We did celebrate again with a big breakfast at the
Appalachian Trail cafe. They let thru hikers sign their ceiling tiles, and that we did! We have made history. Congrats to the AT thru hiker class of 2012!!
Miles hiked: 2184.2
Springer Mountain GA 3/22/12- Mt. Katahdin, ME 9/22/12
I just hiked the Appalachian Trail!

Tuesday, September 18, 2012

It's day 4 of seven in the 100 mile wilderness. This is the first night that I have had service. It's raining, so I am in my tent early. Good time to catch up the blog!
We have really been enjoying the AT since I last wrote in Stratton. We have had to ford several streams, and now they are just getting annoying. I seem to waste too much time looking for a way to rock hop, then finally take off my shoes to switch to my water shoes and walk across. I never learn! Most streams have been easy to cross, and some have a rope to hold onto. There was one that was thigh deep, and a quick current, making it a bit difficult. 

One river, the Kennebec river, is one that we actually cross by canoe because it is too dangerous to ford. Hillbilly Dave runs the shuttle in the morning and early evening. 

We made a stop in the town of Caratunk half way from Stratton to Monson. We stayed at Northern Outdoors. What a great place! After two days of a cold front, we had a nice sunny day there. They have a huge hot tub and heated pool. It was quite the site because all us hikers were in the pool and hot tub in our underwear all day. 

It was a great little side vacation before the 100 mile wilderness. 

This was our welcome sign as we enter the wilderness, but we have been pleasantly surprised. The trail the first three days was tough, but well manicured. We even got trail magic one night. A sign at an old unused road instructed us to go a quarter mile one direction, and viola! It met with another road where there was a small old cabin, and a guy cooking steak, corn on the cob, and lobster! I have been vegetarian for 14 years, but have recently started to eat fish sometimes to help out on the trail. I have never had lobster before. I got the last one. I don't know about regular lobster, but this fresh Maine lobster was pretty good! (once I got over how gross it looked) the dude giving the trail magic was excited that it was my first, and helped me take it apart. 

The trail has continued to be as beautiful as can be!

I am really trying to take it all in these last days. I'm going to miss the endless scenery, and all the great people. 
Cutest couple awards on the trail: 1-Longstride and Silvergirl. Sometimes I hear them reading to each other at nigh in their tent. 2- Easy and Gravity. I hear them  giggling together in their tent. Both couples have the kind of relationship in their marriage that I hope to have some day. Also, 3-Chickadee and Lobster. Such a cute couple! Lobster helps Chickadee put her backpack on, just like Turtle always did for Snail.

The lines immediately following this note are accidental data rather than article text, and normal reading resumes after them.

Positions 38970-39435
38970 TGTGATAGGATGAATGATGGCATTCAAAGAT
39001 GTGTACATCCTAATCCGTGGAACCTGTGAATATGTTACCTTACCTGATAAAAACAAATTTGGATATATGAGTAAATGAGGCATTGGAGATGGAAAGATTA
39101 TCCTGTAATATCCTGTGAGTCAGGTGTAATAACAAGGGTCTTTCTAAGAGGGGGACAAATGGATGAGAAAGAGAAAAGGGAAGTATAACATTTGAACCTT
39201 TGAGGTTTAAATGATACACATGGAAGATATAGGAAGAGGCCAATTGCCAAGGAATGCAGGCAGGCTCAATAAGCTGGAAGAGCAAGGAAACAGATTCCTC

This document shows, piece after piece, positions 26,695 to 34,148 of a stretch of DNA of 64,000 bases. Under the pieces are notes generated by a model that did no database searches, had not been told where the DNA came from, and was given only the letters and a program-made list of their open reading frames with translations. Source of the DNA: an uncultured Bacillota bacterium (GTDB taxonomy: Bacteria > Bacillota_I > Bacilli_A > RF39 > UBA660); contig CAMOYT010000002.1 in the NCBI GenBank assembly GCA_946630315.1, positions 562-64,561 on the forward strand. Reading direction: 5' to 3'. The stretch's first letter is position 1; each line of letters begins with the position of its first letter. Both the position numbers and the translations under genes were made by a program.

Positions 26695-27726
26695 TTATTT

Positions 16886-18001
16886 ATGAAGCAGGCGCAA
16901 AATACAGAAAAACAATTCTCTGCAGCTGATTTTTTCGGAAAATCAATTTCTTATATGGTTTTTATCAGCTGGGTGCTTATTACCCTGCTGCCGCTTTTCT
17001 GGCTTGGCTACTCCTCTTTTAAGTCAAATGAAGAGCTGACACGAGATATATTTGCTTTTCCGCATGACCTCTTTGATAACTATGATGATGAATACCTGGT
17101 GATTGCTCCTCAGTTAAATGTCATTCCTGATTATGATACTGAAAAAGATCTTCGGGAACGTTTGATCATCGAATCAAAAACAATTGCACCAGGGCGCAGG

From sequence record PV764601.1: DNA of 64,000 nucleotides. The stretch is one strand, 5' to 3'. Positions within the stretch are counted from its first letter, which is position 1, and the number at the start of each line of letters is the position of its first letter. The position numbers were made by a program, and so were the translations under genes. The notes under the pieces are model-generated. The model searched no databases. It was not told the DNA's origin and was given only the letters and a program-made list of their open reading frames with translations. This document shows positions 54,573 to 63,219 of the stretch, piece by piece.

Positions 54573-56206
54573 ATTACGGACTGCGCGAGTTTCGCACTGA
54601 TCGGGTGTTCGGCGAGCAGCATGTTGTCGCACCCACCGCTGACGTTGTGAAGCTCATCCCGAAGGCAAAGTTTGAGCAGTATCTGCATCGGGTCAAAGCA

I have really enjoyed camping by streams and ponds in Maine!
Yesterday, we were on top of white cap mountain, and we could see our final destination. Mount Katahdin!

We are hoping for good weather this weekend so we can climb the big one!!

Friday, September 14, 2012

It's about 10 o'clock here in Monson, Maine. I got to the Shaws hostel this afternoon and have had a ton of chores to do to get ready for the 100 mile wilderness. Since its late, and I need to get some rest, I'm not going to tell you what a GREAT week I have had....yet. Just know it has been great, and we are all excited to enter the 100 mile wilderness tomorrow. We will have a 100 mile stretch without any civilization, but we are prepared. At the end of the wilderness, we will have one last mountain to climb. You may have heard of it.....Katahdin!!! I can't wait to tell you all about it. 

Saturday, September 8, 2012

I remember my first zero day. I was in Hot Springs, and couldn't help but think  "I should be hiking". I also remember how much my body hurt once I did take a day off. It was like my body telling me, "it's about time you stop for a bit so I can show you what you're doing to me!" I listened, and proceeded to take an hour long soak in a hot spring filled tub. 
That was almost 5 months ago. 
Today is my last zero day. There is no hot spring here in Stratton Maine to soak in, but I do have a bath tub, a soft bed, and a market across the street. 
It's hard to believe this is my last day off before my AT journey ends. My body feels the stress of the last 171 days. My muscles are strong and my joints are sore. My body craves calories this week as the last few days hiking seemed to deplete my energy stores. 
I love Maine like I loved New York. It is very difficult, but it's exciting and beautiful. There is water everywhere. Unfortunately much of it is mixed with dirt, making deep sludgy mud. 

We aren't the only ones slushing through it though. It's bear hunting season, so the bears seem to be hiding well, but we still see their tracks every now and then. We also see a lot of moose tracks, but still no moose sightings for me.